Great Neck residents, who were already angered by the Planet Fitness plan to take over the now shuttered New York Health & Racquet Club facility in The Gardens at Great Neck found an additional reason to be angry at the nationwide chain last Wednesday evening, Oct.16, when representatives of the firm requested a postponed their appearance at the Village of Great Neck Plaza public hearing less than two hours before it was to start.
The audience, numbering little more than 50 and a considerably less than the standing room only crowd that attended the first Plant Fitness public hearing on Sept. 18, was visibly upset when Mayor Jean Celender announced, just before the 8 a.m. start, that the company had requested a postponement until Wednesday, Nov. 6 to continue its conditional use application. Celender, herself, seemed upset, as she apologized profusely to the residents who quickly left the room.
As the Village of Great Neck introduces legislation calling for an eight-month moratorium on processing and issuing permits for on-site smoking businesses within the village, the landlord and tenant of the recently approved hookah lounge at 431-435 Middle Neck Road requested a modification to its conditional use permit. The village has cited health concerns regarding non-tobacco products and the hookah lounge landlord and tenant have responded to those concerns, asking to modify their conditional use permit by eliminating outdoor smoking.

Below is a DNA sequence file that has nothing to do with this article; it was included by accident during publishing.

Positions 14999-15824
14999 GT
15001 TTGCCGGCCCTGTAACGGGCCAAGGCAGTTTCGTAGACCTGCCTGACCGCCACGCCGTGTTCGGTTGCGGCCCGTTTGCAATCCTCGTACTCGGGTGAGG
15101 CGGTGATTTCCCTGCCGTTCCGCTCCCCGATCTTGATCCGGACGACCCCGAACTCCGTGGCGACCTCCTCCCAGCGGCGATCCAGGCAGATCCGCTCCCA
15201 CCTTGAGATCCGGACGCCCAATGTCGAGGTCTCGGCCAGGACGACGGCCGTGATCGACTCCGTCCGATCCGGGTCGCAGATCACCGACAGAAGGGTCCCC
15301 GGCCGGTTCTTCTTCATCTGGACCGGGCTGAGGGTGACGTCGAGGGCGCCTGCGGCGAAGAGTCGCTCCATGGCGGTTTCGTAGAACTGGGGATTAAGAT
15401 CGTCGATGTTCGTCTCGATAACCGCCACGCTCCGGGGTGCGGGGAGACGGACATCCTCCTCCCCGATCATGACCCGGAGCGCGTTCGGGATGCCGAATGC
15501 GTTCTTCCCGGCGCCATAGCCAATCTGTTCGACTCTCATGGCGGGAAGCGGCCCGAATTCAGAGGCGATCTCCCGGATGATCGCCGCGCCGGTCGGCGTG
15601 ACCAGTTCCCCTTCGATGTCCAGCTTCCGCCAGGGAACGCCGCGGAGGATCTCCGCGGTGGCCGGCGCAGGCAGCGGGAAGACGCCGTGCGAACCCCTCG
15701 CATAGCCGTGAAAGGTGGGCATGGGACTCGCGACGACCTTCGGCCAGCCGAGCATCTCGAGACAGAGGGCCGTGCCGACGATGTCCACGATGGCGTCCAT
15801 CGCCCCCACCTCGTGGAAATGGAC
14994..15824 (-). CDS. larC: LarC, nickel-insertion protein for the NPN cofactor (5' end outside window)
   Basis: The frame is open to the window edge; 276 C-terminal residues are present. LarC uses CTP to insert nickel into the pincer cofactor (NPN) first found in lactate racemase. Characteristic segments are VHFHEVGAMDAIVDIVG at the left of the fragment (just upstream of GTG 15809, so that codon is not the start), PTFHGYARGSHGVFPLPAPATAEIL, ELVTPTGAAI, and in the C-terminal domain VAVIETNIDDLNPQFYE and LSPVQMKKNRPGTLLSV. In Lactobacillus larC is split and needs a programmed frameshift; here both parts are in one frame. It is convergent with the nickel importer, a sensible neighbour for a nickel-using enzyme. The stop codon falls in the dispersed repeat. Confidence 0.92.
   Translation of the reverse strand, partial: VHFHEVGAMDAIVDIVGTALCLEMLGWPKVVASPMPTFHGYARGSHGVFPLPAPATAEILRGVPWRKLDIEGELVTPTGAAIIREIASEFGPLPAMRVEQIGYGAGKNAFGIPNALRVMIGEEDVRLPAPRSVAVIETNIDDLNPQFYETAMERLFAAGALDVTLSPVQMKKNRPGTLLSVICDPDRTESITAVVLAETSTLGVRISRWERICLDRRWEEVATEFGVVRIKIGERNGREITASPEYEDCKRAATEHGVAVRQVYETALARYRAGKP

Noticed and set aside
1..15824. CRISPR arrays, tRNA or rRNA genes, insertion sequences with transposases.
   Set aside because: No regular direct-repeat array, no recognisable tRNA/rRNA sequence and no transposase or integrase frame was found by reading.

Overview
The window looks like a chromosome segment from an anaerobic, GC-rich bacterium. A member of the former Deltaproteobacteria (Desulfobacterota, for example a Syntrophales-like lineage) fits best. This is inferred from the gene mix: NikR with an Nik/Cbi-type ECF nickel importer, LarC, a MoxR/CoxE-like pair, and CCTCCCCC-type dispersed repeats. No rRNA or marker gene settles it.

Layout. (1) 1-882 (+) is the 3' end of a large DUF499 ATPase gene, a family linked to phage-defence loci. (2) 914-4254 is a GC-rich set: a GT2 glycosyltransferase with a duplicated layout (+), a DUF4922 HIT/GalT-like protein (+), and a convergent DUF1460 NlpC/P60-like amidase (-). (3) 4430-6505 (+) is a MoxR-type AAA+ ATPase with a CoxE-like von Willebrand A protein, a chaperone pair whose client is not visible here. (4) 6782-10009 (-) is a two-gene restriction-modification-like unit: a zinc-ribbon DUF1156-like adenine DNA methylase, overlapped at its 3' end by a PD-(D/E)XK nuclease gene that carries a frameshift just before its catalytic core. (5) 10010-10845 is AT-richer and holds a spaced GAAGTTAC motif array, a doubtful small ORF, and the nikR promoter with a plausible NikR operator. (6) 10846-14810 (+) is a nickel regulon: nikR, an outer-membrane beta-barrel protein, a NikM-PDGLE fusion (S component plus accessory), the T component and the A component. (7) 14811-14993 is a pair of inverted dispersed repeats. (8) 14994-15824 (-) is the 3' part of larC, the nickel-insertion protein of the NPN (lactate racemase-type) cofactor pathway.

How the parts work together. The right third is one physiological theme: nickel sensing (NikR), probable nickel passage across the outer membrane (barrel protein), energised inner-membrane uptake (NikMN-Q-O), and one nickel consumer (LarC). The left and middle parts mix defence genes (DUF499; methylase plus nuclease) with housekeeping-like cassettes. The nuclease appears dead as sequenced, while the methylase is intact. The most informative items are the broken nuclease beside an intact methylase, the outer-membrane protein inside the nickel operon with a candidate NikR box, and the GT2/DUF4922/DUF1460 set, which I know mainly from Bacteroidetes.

As armed officers from the Nassau County Sheriff’s Office stood guard, along with a county police officer, alleged “slumlord” Sharok Jacobi failed to show in court at the Village of Great Neck last Wednesday evening, Oct. 16. In March 2012, Jacobi had been convicted of 19 potentially life-threatening violations of health fire and safety codes. In addition to being ordered to pay $17,050 in fines, Jacobi was to serve a jail term of possibly up to eight months (15 days for each of the counts he had been convicted of). And the court has directed that the he correct significant health and safety violations, and restore the property at 127 Steamboat Road to one that will support single-family occupancy.
Recognizing the rising interest in, and prevention of bullying incidents among every segment of the population, young and old alike, the Village of Great Neck designated October 2012 as Anti-Bullying Awareness Month. Mayor Ralph
Kreitzman signed the proclamation at a September board of trustees meeting, with the proviso that this was a part of the village’s commitment to stand up against bullying and end the year-round struggle among America’s youth.
The Great Neck Park District is set to include surveillance cameras for the Village Green in the upcoming 2014 park budget. Park District Commissioner Robert Lincoln told the Great Neck Record that “so far we have included funding (for these security cameras) in our 2014 budget.” Lincoln said that they already have such security cameras for the park district’s Parkwood Sports Complex on Arrandale Avenue.
Park District Superintendent Peter Renick said that the cameras at Parkwood are through-out the complex, including cameras at the Parkwood indoor tennis courts. These cameras have been in place for the past two years. Renick explained that the cameras at the Parkwood complex are “strategically placed” to help avoid “incidents” and to watch for possible thefts and misplaced property.